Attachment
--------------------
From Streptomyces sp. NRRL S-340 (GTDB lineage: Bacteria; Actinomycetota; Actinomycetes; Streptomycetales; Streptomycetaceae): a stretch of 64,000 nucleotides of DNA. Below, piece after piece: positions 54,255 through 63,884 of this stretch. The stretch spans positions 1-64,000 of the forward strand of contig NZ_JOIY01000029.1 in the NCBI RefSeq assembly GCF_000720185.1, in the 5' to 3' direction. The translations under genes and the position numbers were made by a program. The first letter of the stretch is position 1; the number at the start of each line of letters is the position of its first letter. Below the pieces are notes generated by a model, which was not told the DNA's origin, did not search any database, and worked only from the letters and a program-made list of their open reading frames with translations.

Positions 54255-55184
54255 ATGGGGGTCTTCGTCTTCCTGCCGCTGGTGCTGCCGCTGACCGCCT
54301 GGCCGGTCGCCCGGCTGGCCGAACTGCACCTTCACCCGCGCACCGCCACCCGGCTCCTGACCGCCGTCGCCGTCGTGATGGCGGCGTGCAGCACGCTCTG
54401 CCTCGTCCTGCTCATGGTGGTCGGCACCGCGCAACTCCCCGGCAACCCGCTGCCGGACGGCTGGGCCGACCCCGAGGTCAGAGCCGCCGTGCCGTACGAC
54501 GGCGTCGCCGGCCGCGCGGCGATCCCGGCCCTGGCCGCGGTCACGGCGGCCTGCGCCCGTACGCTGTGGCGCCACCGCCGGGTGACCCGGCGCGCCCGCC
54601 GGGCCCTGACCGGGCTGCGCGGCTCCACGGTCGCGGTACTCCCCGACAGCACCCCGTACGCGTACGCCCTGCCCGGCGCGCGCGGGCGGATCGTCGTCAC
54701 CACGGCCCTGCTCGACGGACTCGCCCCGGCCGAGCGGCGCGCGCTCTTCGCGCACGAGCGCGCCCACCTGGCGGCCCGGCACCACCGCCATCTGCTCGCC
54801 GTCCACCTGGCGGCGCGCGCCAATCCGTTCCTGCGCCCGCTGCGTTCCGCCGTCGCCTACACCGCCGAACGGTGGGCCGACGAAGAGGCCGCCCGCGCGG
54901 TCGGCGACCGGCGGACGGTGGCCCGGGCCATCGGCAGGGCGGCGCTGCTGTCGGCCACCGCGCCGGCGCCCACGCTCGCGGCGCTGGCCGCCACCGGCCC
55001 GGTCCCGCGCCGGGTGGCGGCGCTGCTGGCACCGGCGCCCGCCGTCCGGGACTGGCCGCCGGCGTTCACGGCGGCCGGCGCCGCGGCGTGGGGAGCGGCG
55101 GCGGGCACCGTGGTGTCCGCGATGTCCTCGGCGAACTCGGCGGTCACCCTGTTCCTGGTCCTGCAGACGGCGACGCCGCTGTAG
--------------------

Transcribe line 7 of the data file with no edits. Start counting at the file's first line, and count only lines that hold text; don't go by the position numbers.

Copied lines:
54601 GGGCCCTGACCGGGCTGCGCGGCTCCACGGTCGCGGTACTCCCCGACAGCACCCCGTACGCGTACGCCCTGCCCGGCGCGCGCGGGCGGATCGTCGTCAC